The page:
1. The argument seems to be applauding the death of old school colonialism, but into the rise of a neo-colonialism. Expelling various nations from the UN, cutting off aid, and withdrawing embassies are major moves – so who gets to define failed states? Is it by military coup or by suffering of the people?
2. I have yet to see these arguments made about destabilized regions in other areas of the world. Is Africa being singled out, or am I missing some critical discourse around places like Kyrgyzstan?
3. I am not finding a lot of critiques (or engagement, really) of Englebert’s work. (There may be some in French, which I am not fluent in. However, since a few of his works were translated into French, it is entirely possible there is another dialogue going on.) Much of his writing is locked behind scholarly paywalls and/or textbook priced. The book he is currently promoting, Africa: Unity, Sovereignty, and Sorrow, is sixty-five dollars in paperback form. However, in an op-ed for The Christian Science Monitor, he suggests the societal ills plaguing the Democratic Republic of Congo could also be solved by forgoing typical government solutions and instead bypassing the state:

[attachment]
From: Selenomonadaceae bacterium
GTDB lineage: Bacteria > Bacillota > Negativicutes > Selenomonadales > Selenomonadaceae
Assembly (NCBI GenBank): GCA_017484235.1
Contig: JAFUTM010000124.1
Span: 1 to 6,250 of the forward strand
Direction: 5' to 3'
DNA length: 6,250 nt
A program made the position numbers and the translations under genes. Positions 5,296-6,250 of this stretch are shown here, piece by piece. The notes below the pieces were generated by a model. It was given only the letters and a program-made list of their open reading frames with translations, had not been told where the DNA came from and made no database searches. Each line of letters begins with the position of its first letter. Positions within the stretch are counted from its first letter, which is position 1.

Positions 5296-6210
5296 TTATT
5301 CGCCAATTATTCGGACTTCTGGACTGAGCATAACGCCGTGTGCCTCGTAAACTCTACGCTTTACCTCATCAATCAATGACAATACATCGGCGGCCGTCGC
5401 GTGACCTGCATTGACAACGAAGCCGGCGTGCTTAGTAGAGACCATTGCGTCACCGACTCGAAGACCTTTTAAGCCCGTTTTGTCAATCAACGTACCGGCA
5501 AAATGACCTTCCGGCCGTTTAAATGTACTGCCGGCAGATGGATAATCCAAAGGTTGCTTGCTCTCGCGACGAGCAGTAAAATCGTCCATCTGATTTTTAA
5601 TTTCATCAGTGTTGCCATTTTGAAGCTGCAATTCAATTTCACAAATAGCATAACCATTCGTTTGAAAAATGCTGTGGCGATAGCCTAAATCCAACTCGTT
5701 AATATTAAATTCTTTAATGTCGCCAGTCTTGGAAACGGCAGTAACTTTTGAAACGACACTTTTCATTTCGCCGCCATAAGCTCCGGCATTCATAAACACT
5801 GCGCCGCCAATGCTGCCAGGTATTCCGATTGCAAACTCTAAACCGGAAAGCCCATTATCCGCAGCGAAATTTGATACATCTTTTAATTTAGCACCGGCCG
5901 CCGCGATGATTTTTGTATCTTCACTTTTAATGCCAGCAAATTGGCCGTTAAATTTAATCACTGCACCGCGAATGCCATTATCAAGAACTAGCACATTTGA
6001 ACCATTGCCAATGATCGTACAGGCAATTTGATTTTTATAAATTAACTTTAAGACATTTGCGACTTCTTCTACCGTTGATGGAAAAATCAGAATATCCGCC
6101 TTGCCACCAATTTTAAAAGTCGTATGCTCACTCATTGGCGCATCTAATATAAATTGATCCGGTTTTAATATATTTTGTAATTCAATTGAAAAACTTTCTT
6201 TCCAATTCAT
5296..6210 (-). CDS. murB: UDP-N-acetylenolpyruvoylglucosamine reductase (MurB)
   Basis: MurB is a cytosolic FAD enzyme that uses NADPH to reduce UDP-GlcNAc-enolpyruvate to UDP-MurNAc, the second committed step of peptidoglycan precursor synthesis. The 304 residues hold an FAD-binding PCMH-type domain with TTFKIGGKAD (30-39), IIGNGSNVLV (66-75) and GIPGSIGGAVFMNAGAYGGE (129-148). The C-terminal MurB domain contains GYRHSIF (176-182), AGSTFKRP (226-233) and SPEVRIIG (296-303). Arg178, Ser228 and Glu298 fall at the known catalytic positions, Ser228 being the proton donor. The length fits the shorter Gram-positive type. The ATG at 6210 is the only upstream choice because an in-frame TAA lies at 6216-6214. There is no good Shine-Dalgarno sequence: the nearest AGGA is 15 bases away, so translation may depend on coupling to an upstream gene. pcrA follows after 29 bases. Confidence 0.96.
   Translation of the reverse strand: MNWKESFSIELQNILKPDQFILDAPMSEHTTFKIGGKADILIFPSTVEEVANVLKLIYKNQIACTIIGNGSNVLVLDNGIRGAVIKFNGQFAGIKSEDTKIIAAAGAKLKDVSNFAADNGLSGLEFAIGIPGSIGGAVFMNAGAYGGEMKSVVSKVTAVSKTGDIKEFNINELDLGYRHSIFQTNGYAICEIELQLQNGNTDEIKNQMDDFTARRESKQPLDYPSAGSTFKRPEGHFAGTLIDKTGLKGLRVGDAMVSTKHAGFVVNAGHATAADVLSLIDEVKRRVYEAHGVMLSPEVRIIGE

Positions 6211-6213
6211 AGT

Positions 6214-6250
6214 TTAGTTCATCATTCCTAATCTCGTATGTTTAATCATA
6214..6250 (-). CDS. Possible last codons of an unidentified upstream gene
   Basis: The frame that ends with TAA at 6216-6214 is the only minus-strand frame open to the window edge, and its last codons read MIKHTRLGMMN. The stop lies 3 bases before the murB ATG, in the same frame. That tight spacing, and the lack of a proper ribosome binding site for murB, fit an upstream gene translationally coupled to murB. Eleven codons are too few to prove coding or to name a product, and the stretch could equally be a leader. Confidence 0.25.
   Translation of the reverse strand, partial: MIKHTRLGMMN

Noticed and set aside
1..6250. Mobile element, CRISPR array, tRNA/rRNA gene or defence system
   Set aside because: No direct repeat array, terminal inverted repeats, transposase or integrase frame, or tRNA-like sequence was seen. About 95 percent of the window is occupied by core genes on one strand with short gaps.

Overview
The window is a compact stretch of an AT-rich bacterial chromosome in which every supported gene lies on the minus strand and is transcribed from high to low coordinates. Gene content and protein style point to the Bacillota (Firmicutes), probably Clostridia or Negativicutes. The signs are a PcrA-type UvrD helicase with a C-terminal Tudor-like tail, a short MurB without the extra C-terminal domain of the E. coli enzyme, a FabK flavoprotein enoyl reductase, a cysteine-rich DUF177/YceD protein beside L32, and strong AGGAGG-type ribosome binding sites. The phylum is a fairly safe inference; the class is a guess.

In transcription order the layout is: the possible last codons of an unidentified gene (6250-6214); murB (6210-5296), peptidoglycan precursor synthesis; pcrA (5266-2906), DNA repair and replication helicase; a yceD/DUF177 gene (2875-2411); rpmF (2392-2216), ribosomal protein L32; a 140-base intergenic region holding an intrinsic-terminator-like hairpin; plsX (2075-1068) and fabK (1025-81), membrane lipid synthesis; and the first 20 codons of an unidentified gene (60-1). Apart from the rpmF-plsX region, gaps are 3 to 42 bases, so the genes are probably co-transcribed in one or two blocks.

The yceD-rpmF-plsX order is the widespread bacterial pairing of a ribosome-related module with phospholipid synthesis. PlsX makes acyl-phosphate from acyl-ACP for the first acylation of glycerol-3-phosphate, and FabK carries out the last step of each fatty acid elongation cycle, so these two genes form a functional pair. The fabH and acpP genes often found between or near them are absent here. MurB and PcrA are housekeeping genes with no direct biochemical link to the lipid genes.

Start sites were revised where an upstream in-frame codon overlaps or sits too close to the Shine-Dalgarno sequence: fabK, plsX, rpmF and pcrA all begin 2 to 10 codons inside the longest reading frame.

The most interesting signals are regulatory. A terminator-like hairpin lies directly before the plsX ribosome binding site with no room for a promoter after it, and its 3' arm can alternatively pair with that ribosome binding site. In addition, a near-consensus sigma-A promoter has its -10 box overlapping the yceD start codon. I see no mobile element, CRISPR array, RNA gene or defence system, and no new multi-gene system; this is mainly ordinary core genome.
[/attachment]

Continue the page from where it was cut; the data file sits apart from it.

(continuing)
Congo presents Mrs. Clinton with the most daunting challenges and greatest opportunities of her seven-country trip to Africa. Yet outsiders have too often made things worse by cajoling and rewarding rapacious politicians and soldiers, reinforcing rather than abating the authority of a criminal state. Recent UN-supported operations against Rwandan Hutu rebels, for example, have encouraged the deployment of unpaid and poorly trained soldiers who loot, rape, and terrorize more than they protect.
Although Clinton will speak against “gender-based violence,” and Congress has approved a $15 million project for a “professional rapid reaction force” of Congolese trained in “the fundamental principles of respect for human rights,” this is unlikely to achieve much. Soldiers terrorize because they, like other state officials, benefit from near total impunity; they steal because their officers and politicians hijack their pay; and they rape because it is an easy way to control and dominate civilians.
It is only by exposing and stopping the scam that Congo’s tragedy will end. The more we contribute to rebuilding the state, however, the more we inadvertently restore authoritarianism, domination, and predation, features that have characterized Congo since its creation by Leopold II of Belgium in 1885. However failed a state Congo might be, Clinton must avert uncritically embracing its rebirth.
Englebert seems to share a similar philosophy as Dambisa Moyo (author of Dead Aid), by believing that reducing direct aid will force many governments into self-sufficiency. However, when I read critiques of the West (and some of the East) from a global South perspective, one of the recurring ideas is that developing nations are a petri dish, a place where theorists experiment with the people on the continent paying the price. Is Englebert’s proposed solution more of the same?
Your thoughts, readers?